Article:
# Export of (large) Dataset lasts very long

I have a Dataset (non numerical data) which has a ByteCount of about 14GB, When I export it to disc (SSD) the resulting ".m" or ".dat" file (I tried both) has about 3GB and the export. Process lasts about seven minutes.

Is there a way to speed up the export process?

• Without knowing more about the data you would like to export, it might be hard to tell... – Henrik Schumacher Sep 9 '17 at 10:58
• @HenrikSchumacher: It is LARGE Dataset, I can provide it via Link, but the data is also public available (JSON Format) at: datenspende.algorithmwatch.org/data.html I´m doing resaerch in this project. – mgamer Sep 9 '17 at 11:28
• @mgamer what you should have done was to share the code you have used to import that public data. – rhermans Sep 9 '17 at 12:42
• In my experience, a list of associations is a lot faster than a Dataset. And you can Query[ ] it just as well. – Gustavo Delfino Sep 13 '17 at 14:21

It seems that DumpSave is the fastest, based on my test below.

Albert Retey offers a very relevant comment to this answer, which I think deserves to be highlighted here:

There is an important difference between Export and DumpSave: while Export will write (just) the data to file so it can be re-imported with Import, DumpSave will store the definition for the symbol (here ds) and recreate that definition when the file is loaded with Get. It will overwrite previous definitions for that symbol and when loading data you will need to know which definition a file will restore. So I would suggest to use Export[_,_,"MX"] despite the fact that it is a bit slower due to the extra overhead of the export framework...

## Dummy data

ds = Dataset[
Array[<|
"Words" -> RandomWord["KnownWords", 100],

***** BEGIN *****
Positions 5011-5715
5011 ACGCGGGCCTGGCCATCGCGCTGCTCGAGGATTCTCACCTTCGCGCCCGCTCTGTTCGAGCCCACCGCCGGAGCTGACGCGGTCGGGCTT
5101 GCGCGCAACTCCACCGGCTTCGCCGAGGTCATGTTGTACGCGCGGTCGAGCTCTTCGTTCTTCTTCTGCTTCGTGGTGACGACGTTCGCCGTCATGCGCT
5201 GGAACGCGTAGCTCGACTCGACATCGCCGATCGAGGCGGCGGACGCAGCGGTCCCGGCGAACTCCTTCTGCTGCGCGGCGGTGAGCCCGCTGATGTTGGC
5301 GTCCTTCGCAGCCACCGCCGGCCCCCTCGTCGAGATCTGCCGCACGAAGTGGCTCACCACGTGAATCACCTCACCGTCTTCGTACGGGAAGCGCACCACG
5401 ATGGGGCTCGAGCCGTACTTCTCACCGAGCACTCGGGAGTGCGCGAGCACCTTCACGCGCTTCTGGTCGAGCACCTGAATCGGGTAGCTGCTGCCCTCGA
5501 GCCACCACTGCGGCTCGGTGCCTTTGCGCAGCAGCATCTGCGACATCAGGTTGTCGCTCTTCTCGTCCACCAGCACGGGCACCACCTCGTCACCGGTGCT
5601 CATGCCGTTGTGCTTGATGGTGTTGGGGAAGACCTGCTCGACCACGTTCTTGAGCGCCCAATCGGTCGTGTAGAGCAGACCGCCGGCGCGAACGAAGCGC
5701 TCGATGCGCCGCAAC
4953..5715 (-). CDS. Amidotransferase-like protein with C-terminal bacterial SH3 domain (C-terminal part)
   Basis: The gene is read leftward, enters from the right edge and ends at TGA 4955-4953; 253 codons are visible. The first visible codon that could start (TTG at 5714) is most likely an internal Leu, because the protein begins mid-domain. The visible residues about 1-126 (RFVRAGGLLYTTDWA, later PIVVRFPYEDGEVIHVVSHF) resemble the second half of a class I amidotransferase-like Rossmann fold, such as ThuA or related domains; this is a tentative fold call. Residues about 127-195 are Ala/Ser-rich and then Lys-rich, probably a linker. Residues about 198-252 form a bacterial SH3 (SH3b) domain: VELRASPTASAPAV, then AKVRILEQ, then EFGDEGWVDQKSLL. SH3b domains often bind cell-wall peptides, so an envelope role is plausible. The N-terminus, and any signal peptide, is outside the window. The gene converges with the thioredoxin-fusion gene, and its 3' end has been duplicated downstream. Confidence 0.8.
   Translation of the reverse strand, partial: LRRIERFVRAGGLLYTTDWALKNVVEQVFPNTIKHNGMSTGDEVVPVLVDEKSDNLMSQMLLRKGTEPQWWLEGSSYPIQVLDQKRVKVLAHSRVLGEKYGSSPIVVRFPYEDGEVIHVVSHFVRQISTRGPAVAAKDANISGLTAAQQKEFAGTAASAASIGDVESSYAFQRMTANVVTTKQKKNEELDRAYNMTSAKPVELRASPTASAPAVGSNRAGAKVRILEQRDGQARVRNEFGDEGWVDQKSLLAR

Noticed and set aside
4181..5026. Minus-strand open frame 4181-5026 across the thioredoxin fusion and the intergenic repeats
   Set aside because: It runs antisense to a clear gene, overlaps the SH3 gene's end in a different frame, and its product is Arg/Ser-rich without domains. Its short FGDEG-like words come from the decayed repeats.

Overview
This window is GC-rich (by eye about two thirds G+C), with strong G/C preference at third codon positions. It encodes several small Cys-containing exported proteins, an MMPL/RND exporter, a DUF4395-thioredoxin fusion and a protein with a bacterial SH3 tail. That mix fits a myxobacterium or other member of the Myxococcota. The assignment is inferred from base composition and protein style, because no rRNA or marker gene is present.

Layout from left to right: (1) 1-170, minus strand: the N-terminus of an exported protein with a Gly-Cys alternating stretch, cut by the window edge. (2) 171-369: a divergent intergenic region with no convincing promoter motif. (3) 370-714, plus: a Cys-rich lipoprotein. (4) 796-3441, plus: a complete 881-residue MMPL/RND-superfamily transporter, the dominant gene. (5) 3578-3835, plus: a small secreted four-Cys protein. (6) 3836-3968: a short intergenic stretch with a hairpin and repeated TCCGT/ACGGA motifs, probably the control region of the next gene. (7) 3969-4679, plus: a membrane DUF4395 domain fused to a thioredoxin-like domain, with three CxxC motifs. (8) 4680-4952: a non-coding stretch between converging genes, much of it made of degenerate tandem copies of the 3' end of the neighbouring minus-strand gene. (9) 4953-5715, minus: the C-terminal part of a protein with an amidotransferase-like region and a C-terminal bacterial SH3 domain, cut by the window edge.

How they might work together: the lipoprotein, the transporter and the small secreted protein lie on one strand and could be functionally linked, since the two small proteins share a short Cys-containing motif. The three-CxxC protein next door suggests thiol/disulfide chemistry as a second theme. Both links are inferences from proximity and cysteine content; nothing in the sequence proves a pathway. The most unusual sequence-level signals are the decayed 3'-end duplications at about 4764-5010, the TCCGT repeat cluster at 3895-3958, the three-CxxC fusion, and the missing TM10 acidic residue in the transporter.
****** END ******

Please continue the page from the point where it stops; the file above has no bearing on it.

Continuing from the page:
"Country" -> RandomEntity["Country"],
"Reals" -> RandomReal[{0, 1}, 10^6],
"Integers" -> RandomInteger[{1, 10}, 10^6],
"Image" -> RandomImage[1, {100, 100}, ColorSpace -> "RGB"]
|> &, 20]];


Only 0.3 GB, can't be bothered with more.

UnitConvert[Quantity[N@ByteCount[ds], "Bytes"], "Gigabytes"]
(* Quantity[0.324982, "Gigabytes"] *)


## Put performance

AbsoluteTiming[
Put[ds, "ds.m"];
UnitConvert[Quantity[N@FileByteCount["ds.m"], "Bytes"], "Gigabytes"]
]
(* {131.745, Quantity[0.5267, "Gigabytes"]} *)


## BinaryWriteBinarySerialize performance

AbsoluteTiming[
file = CreateFile["PerformanceGoalSize.bin"];
ow = OpenWrite[file, BinaryFormat -> True];
BinaryWrite[ow, BinarySerialize[ds, PerformanceGoal -> "Size"]];
UnitConvert[Quantity[N@FileByteCount[Close[ow]], "Bytes"],
"Gigabytes"]
]
(* {15.4984, Quantity[0.169483, "Gigabytes"]} *)

AbsoluteTiming[
file = CreateFile["PerformanceGoalSpeed.bin"];
ow = OpenWrite[file, BinaryFormat -> True];
BinaryWrite[ow, BinarySerialize[ds, PerformanceGoal -> "Speed"]];
UnitConvert[Quantity[N@FileByteCount[Close[ow]], "Bytes"],
"Gigabytes"]
]
(* {3.43482, Quantity[0.324826, "Gigabytes"]} *)


## Export performance

AbsoluteTiming[
Export["Export.mx", ds];
UnitConvert[Quantity[N@FileByteCount["Export.mx"], "Bytes"],
"Gigabytes"]
]
(* {0.149372, Quantity[0.324832, "Gigabytes"]} *)


## DumpSave performance

AbsoluteTiming[
DumpSave[File["DumpSave.mx"], ds];
UnitConvert[Quantity[N@FileByteCount["DumpSave.mx"], "Bytes"],
"Gigabytes"]
]
(* {0.142341, Quantity[0.324832, "Gigabytes"]} *)

• Thanks you for this valuable hint. Up to now I haven't used the BinaryWrite command and DumpSave. Now I´m going to do so :-) – mgamer Sep 9 '17 at 12:24
• Is Export["whatever.mx"] the same as DumpSave[File["whatever.mx"]]? – Michael Stern Sep 9 '17 at 12:29
• @MichaelStern Export["Export.mx", ds] seems to be around the same time that DumpSave["DumpSave.mx", ds]. – rhermans Sep 9 '17 at 12:41
• @MichaelStern: there is an important difference between Export and DumpSave: while Export will write (just) the data to file so it can be reimported with Import, DumpSave will store the definition for the symbol (here ds) and recreate that definition when the file is loaded with Get. It will overwrite previous definitions for that symbol and when loading data you will need to know which definition a file will restore. So I would suggest to use Export[_,_,"MX"] despite the fact that it is a bit slower due to the extra overhead of the export framework... – Albert Retey Sep 10 '17 at 8:16
• Another important thing to consider (from the DumpSave documentation): "Files written by DumpSave can only be read on the same type of computer system on which they were written." I believe most ppl here know this, however. – sebhofer Sep 13 '17 at 13:06